Leap Year Lesson #301: I Should’ve Taken Them Fishing More Often

Posted: October 27, 2012 in Parenting
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Continuing to reflect on the movie Courageous that I watched Saturday night, I’ll share one partial lesson.  I intend to write a longer blog post for my son’s blog in the weeks ahead on the subject of “What I Would Do Different” as a parent if I had the luxury of a second chance.  For now, I’ll share a glimpse of that stream of thought.

Spoiler alert: If you haven’t watched the movie Courageous and intend to, then skip the next paragraph.

In the movie, a father declines to dance with his young girl in a public park out of embarrassment that someone might see them.  Shortly afterward, the young girl is tragically killed in a car wreck.  The first words that came to my mind at that point speaking as the father were “I should’ve danced with her.”  Of course, it wasn’t long before the grieving father voiced that sentiment.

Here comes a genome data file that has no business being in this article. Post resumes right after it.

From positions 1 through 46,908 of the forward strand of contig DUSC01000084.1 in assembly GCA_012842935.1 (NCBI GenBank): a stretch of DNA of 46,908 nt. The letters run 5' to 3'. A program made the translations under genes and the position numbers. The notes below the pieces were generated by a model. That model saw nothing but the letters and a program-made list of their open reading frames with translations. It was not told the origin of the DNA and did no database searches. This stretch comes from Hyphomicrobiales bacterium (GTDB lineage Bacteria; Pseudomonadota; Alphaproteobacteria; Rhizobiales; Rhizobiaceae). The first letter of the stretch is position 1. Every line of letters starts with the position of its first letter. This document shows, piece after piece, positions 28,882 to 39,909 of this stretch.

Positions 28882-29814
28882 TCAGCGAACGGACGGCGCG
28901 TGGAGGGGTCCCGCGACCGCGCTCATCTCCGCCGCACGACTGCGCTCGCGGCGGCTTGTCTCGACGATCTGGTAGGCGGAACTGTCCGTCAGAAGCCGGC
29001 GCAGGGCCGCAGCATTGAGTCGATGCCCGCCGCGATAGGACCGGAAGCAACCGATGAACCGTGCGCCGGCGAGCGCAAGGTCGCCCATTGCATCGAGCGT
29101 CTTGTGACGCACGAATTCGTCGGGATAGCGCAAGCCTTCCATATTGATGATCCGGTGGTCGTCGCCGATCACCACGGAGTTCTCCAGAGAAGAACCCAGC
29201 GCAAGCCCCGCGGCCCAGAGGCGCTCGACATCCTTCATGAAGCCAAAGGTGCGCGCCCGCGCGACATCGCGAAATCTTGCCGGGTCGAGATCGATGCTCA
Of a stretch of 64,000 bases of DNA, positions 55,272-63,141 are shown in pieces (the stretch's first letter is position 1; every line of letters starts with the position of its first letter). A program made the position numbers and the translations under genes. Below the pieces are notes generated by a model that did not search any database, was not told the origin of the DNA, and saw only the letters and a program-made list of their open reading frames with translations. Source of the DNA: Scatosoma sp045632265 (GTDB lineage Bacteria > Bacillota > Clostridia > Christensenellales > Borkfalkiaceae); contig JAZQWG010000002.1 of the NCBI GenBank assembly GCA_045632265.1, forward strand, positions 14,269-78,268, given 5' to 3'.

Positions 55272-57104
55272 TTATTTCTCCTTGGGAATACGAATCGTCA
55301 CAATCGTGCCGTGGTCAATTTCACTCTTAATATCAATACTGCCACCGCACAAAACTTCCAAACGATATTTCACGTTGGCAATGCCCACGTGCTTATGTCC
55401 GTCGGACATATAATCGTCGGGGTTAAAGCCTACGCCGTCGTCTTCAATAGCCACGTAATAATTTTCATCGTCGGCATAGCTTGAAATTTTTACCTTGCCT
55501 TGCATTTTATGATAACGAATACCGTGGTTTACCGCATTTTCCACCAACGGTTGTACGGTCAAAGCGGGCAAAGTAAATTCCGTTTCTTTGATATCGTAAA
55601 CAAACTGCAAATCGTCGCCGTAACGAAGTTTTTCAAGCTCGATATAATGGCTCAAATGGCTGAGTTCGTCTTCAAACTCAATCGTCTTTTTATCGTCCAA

We don’t have the luxury of a redo in raising our kids.  All parents do some things very well and have others things they wish they had done better.  It’s pointless to beat ourselves up over the past.  Lessons like this one are more likely to be instructive to other young parents who still have time to make adjustments in their parenting.

When I think back to raising my boys, several wishes come to mind.  I wish I had played more with them.  I wish I had said “yes” more when there was no real harm in doing so.  Saying “no” was more of a convenience to me and, therefore, selfish.  I wish I understood more at the time about becoming and being Christian and that I had taught that better in word and in deed.  I wish I was slower to anger, even in their disobedience which angered me more than anything.  I wish I never punished in anger.

It won’t take long to come up with a longer list and the reasons for each item in the list, but that’s for a different post.  Do you want to know what the overriding regret is that I have?  It may seem silly, but it’s leap year lesson #301 – I should’ve taken them fishing more often.

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